By “node” do you mean “ESXi host”?
Why would other “nodes” being powered off be relevant? Is the host part of a cluster?
And the 5 charts, the first 4 are the only VMs running on that ESXi host, with the last chart being a view of that ESXi host?
Yes. Node 10.1.1.101 is ESXi host.
I forget to add the vcenter and a file server information since in addition to those VMs, vcenter is also on that node.
Here is the vcenter chart.
Here is the file server
As you can see, the summation of memory usage of figures 1~4 plus 6~7 is less than what we see for the node in figure 5.
Also the ESXi information is shown below. However, I only see last hour and not last day.
The VMs memory according to the figures are
Fig 1 => 12 GB
Fig 2 => 7.5 GB
Fig 3 => 2 GB
Fig 4 => 15 GB
Fig 6 => 10 GB
Fig 7 => 2 GB
Total is 48.5GB
According to ESXi information (Fig 8), it is about 52 GB
and according to the vsphere chart (Fig 5) it is less than 54 GB.
I think the information is correct.
Sorry for taking up your time.
You can close this thread...
I couldn't realize what is the VM memory metric that you chose from the pictures, but there are different memory metrics that can be used to monitor memory usage in ESXi:
- VM Active Memory: defined as the amount of guest memory that is currently being used by the guest operating system and its applications.
- Host Consumed Memory: defined as the amount of host memory that is allocated to the virtual machine.
So ESXi consumed memory is always higher than VM active memory.
"The hypervisor knows when to allocate host physical memory for a virtual machine because the first memory access from the virtual machine to a host physical memory will cause a page fault that can be easily captured by the hypervisor. However, it is difficult for the hypervisor to know when to free host physical memory upon virtual machine memory deallocation because the guest operating system free list is generally not publicly accessible. Hence, the hypervisor cannot easily find out the location of the free list and monitor its changes."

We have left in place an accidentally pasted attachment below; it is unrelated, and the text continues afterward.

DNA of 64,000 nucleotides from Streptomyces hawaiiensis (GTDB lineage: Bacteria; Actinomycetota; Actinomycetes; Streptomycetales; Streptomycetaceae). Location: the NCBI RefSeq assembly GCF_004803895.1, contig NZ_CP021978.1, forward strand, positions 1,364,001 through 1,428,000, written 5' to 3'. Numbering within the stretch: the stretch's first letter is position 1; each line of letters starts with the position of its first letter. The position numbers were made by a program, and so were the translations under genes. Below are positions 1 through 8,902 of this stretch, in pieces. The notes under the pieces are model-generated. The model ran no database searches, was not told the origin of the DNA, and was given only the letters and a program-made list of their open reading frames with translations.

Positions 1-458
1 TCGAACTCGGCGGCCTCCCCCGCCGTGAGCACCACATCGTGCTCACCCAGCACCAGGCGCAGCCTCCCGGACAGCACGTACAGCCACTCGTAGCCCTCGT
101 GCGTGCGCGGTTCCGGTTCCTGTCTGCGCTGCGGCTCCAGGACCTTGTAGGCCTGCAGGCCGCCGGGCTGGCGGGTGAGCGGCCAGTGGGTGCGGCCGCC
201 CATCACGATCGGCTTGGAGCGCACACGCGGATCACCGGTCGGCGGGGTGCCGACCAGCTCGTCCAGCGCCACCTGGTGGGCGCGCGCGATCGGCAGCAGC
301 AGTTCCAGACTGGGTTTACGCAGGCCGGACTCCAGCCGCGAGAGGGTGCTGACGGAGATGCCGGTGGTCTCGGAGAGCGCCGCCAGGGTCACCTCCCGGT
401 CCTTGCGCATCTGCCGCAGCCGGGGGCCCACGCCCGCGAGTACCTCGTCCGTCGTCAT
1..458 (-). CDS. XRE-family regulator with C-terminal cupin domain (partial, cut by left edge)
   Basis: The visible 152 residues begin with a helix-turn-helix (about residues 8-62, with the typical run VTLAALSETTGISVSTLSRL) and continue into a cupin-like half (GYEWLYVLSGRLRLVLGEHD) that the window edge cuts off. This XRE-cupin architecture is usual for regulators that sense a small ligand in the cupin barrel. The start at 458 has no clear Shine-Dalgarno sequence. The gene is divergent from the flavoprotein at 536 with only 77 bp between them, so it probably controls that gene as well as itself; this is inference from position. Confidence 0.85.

Please share full screenshots of your chosen memory metrics
I hope it could be helpful
Thanks for the explanation. I have to say that previous question has been solved.
So, I would like to ask a new one.
As you can see in the figure below, windows task manager shows that about 7 GB of memory is active (from total 24 GB memory).
Also, the real time chart from vspehre for that VM also shows active (blue) and consumed (green) as 7GB and 24 GB, respectively. That is fine.
I would like to know what happens to the free area (17 GB)? Is that accessible for other VMs? Is that a shared region?
Also, what is the ballooned memory which is 0 (black line)?
When we are talking about Memory or CPU in the virtualized world, we are talking about shared resources, so for instance when you assigned 12 GB of memory (Granted Memory) to a VM (If you don't reserve the allocated memory to the VM) it uses the memory by its needs (Active Memory) and the free part of the memory (for example 8 GB of 12 GB) will be used by other VMs until the total amount of your ESXi host memory reaches the low or soft state (you can check your ESXi memory state by using esxtop command - M switch).
When this situation occurred, some algorithms will run to provide enough memory for those VMs that are in contention, one of those algorithms is Memory Ballooning. with Ballooning, those parts of VM memory (In guest os level) with the free flag will be restored to the ESXi (using a driver called "vmmemctl" that was installed by VMware tools) and then ESXi can serve other VMs.
Hence, memory ballooning is not a good sign for your virtualization, so you should keep it to zero as long as you can (by avoiding memory overcommitment)
Hope this could be helpful